According to the U.S. Department of Health and Human Services, "human trafficking" is the second largest criminal industry in the world (just behind drug trafficking) and continues to be the fastest …
According to the U.S. Department of Health and Human Services, "human trafficking" is the second largest criminal industry in the world (just behind drug trafficking) and continues to be the fastest growing. More than 30 million people are enslaved worldwide, roughly half of whom are children.
Human trafficking also happens locally in every community: children sold for sex; men and women forced to provide labor in homes, restaurants, farms, factories and construction sites; and women, men and children forced into the sex industry. In North Dakota, for example, the booming oil fields have led to an influx of hundreds of trafficked sex workers. According to the U.S. Department of State, 17,500 people are brought into the United States every year for forced labor and sex work.
Human trafficking is people profiting from controlling and exploiting others - children, teens and adults. Thousands of people are trafficked without even crossing borders, some in their own communities and by people they thought they could trust. Community Against Violence has helped victims who were trafficked, right here in our communities in Taos County. It can also happen on a small scale: selling one child for sex, or one person forcing another to provide labor without pay.
Women, men, girls and boys can be victims. Women and girls are more frequently the victims of sex trafficking; men and boys are more often trafficked for labor. But, of course, males are also trafficked for sex and females for domestic and other labor. Victims come from all backgrounds, ages, ethnicities, religions and nationalities. What all these victims have in common is vulnerability. Young women moving alone to a new place hoping for a fresh start; men hoping for an opportunity to support their families back home. Youth who are runaways and homeless, and people who are undocumented immigrants are particularly targeted. The false promise of a better life--a job or a relationship--may lead into forced sex work or labor. Sometimes young people are used to befriend other youth and falsely recruit them into a horrendous life.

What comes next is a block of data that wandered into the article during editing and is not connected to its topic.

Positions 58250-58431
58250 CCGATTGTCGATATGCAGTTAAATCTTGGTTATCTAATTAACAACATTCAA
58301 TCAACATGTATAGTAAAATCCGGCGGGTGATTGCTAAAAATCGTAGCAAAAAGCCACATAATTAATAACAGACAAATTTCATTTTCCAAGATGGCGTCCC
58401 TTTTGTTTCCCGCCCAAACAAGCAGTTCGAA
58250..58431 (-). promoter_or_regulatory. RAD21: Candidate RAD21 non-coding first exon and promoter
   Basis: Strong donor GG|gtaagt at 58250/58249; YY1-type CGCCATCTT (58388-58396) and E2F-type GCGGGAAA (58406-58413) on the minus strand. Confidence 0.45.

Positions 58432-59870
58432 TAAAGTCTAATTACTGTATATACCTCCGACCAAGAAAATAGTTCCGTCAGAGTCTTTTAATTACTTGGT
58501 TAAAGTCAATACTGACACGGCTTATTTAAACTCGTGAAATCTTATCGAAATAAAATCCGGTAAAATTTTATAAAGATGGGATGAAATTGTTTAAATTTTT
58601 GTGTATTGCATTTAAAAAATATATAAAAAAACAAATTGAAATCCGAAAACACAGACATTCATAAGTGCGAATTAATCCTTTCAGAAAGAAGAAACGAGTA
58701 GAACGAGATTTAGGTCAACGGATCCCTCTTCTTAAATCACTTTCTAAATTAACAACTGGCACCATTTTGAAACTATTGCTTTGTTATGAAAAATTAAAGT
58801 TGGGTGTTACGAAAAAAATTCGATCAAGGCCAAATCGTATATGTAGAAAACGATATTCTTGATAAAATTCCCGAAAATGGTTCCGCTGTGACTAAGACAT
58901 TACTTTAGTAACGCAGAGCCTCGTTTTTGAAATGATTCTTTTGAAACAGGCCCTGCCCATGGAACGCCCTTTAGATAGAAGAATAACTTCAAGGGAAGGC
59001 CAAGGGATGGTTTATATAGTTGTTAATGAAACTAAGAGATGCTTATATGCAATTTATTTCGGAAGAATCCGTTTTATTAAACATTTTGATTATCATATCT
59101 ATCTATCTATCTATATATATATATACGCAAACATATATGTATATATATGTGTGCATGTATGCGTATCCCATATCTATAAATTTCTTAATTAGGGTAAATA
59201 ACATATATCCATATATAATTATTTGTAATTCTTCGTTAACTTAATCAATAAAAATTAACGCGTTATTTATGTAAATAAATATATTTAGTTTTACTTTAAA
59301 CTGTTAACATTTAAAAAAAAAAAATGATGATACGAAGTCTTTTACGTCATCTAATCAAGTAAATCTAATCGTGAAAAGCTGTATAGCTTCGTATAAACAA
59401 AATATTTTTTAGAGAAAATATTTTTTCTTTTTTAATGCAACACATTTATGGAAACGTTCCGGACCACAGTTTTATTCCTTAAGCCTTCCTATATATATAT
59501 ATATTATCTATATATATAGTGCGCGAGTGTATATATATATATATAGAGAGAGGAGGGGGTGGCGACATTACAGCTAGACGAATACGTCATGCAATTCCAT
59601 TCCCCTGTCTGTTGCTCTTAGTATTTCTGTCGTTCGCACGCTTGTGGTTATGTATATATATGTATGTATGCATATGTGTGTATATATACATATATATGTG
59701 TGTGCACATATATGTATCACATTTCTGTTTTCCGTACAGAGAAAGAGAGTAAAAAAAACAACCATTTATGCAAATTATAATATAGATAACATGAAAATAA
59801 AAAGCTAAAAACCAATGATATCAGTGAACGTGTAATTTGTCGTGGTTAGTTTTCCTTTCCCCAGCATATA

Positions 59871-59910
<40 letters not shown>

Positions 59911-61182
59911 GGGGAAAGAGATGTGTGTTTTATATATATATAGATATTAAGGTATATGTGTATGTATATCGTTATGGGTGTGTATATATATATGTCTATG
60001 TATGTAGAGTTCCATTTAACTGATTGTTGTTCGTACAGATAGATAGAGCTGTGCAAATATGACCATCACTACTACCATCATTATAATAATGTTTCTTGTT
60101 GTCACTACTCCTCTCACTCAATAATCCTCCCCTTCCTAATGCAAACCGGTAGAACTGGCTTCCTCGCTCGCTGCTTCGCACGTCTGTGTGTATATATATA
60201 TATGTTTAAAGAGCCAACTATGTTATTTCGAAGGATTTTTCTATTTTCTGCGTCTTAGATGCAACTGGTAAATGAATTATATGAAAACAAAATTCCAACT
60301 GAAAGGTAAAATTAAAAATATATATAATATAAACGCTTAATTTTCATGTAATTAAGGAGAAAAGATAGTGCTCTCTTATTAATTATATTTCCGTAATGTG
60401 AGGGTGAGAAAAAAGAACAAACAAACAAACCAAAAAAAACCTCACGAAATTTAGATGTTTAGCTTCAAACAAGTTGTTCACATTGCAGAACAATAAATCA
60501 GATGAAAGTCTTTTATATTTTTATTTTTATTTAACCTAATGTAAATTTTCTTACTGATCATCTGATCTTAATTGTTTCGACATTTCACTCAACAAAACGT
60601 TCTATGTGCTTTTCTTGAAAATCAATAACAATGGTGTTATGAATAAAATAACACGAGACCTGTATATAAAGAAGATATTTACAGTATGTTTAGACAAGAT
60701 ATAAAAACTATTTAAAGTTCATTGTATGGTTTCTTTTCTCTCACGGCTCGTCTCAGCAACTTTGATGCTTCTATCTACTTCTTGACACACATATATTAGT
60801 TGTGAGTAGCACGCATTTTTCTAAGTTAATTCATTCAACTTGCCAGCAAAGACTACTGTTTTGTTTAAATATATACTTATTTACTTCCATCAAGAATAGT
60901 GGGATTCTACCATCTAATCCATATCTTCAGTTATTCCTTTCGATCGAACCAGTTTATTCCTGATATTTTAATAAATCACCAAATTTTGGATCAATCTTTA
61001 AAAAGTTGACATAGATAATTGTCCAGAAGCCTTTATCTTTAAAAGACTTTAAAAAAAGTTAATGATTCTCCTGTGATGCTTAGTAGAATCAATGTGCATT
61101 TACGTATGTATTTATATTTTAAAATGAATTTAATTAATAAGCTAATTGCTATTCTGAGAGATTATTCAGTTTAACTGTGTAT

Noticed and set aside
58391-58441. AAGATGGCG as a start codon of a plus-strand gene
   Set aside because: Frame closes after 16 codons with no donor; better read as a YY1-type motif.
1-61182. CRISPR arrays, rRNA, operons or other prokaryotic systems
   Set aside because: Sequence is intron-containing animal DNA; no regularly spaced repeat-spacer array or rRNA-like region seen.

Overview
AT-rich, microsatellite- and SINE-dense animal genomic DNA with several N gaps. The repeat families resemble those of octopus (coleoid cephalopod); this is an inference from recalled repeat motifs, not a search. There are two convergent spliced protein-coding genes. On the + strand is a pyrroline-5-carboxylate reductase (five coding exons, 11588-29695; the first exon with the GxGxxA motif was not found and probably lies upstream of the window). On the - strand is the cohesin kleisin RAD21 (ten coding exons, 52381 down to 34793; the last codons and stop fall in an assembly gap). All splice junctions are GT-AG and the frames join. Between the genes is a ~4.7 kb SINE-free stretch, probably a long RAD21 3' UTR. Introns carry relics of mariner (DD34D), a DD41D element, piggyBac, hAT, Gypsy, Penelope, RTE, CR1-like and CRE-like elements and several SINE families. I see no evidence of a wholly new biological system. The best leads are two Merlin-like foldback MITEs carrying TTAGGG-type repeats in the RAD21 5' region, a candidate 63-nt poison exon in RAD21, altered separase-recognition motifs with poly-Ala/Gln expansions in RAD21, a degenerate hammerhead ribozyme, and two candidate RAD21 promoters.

Victims are manipulated, beaten, raped, confined, isolated and often forced into drug use. Perpetrators steal any wages, charge for room and board and make the victims afraid of police and service providers by threatening to report victims to law enforcement or immigration officials. Perpetrators also threaten to harm victims' families or expose the victim as a sex worker or addict. Assisting victims of trafficking is difficult because they often are identified as criminals--sex workers, addicts, undocumented immigrants--rather than survivors of a violent "secret" crime. Perpetrators control victims and manipulate them into believing they themselves are to blame for their situation.
In New Mexico, human trafficking is a felony. Recruiting or transporting for forced labor--or benefiting financially from forced labor or sex work--is illegal. Threatening to harm the victim; threatening to report victims to law enforcement or immigration; and taking possession of government documents without the person's consent are all a crime. The Federal Trafficking Victims Protection Act provides victims who are non-U.S. citizens with benefits and services to the same extent as refugees.
For tips on how to recognize potential human trafficking situations, visit state.gov/j/tip/id for more information. If you or someone you know may be a victim, call or text (505) Get-Free - (505) 438-3733 - or the National Human Trafficking Resource Center Hotline at 1-888-373-7888 for help. Or contact CAV. You may remain anonymous, and your call or text is confidential.
Malinda Williams is the executive director of Community Against Violence, Inc. (CAV) which offers free confidential support and assistance for adult and child survivors of sexual and domestic violence, dating violence and stalking; community and school violence prevention programs; reeducation BIP groups for domestic violence offenders; counseling; shelter; transitional housing; and a community thrift store. To talk with someone or get information on services available, call CAV's 24-hour crisis line at (575) 758-9888 or go to TaosCAV.org for more information.
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